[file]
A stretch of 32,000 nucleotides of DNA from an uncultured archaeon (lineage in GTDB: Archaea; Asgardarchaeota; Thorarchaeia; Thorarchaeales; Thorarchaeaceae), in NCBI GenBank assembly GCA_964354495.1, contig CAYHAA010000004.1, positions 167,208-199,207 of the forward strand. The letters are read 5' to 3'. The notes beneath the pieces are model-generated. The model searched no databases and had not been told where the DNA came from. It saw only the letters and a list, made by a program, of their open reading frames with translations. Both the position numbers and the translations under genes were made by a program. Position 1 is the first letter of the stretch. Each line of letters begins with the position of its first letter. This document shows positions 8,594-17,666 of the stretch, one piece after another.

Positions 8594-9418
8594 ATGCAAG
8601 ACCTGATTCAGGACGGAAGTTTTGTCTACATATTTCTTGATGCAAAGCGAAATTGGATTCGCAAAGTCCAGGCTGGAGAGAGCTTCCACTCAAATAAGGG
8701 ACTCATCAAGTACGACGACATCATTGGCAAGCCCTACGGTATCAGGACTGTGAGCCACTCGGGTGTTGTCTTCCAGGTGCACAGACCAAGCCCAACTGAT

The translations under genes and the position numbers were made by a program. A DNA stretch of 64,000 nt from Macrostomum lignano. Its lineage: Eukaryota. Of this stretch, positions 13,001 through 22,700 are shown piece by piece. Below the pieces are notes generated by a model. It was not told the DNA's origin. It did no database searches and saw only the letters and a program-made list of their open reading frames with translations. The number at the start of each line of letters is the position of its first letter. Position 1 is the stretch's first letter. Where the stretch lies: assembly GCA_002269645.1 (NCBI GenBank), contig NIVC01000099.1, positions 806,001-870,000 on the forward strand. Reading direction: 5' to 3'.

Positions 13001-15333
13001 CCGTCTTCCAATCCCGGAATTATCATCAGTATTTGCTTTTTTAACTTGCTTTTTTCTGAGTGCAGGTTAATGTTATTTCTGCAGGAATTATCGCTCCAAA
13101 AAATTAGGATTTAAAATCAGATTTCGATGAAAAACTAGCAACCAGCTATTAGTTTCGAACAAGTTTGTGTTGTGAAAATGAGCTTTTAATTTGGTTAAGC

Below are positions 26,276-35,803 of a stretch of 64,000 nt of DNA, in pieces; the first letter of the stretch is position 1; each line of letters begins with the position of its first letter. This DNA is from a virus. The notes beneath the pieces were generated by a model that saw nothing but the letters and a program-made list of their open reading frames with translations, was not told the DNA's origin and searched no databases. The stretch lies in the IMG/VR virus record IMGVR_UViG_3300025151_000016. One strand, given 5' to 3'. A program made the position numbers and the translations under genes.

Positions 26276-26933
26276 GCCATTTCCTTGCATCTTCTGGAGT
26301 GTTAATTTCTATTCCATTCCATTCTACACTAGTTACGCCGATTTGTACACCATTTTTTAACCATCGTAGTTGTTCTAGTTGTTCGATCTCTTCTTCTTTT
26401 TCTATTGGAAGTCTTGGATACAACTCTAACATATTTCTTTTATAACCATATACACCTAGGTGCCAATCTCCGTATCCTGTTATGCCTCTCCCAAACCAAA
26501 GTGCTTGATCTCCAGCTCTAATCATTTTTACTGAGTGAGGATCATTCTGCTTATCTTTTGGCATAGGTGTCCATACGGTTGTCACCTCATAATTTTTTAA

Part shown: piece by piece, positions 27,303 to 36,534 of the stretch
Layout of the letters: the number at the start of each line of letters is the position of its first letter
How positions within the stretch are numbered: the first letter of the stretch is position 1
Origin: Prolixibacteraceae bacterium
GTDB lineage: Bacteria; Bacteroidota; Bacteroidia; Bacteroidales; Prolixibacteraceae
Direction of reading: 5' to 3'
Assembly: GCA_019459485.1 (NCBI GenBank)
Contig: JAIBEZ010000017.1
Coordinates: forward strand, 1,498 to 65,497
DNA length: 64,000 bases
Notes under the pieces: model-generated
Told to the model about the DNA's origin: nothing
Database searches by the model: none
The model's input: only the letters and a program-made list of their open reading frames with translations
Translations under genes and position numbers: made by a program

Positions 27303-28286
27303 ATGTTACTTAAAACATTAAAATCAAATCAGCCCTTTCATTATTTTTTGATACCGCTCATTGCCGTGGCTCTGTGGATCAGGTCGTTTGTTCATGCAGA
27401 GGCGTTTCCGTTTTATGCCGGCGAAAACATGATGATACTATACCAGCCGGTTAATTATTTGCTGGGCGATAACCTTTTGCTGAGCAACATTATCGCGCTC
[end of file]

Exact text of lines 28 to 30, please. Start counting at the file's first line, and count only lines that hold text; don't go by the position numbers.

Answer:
Database searches by the model: none
The model's input: only the letters and a program-made list of their open reading frames with translations
Translations under genes and position numbers: made by a program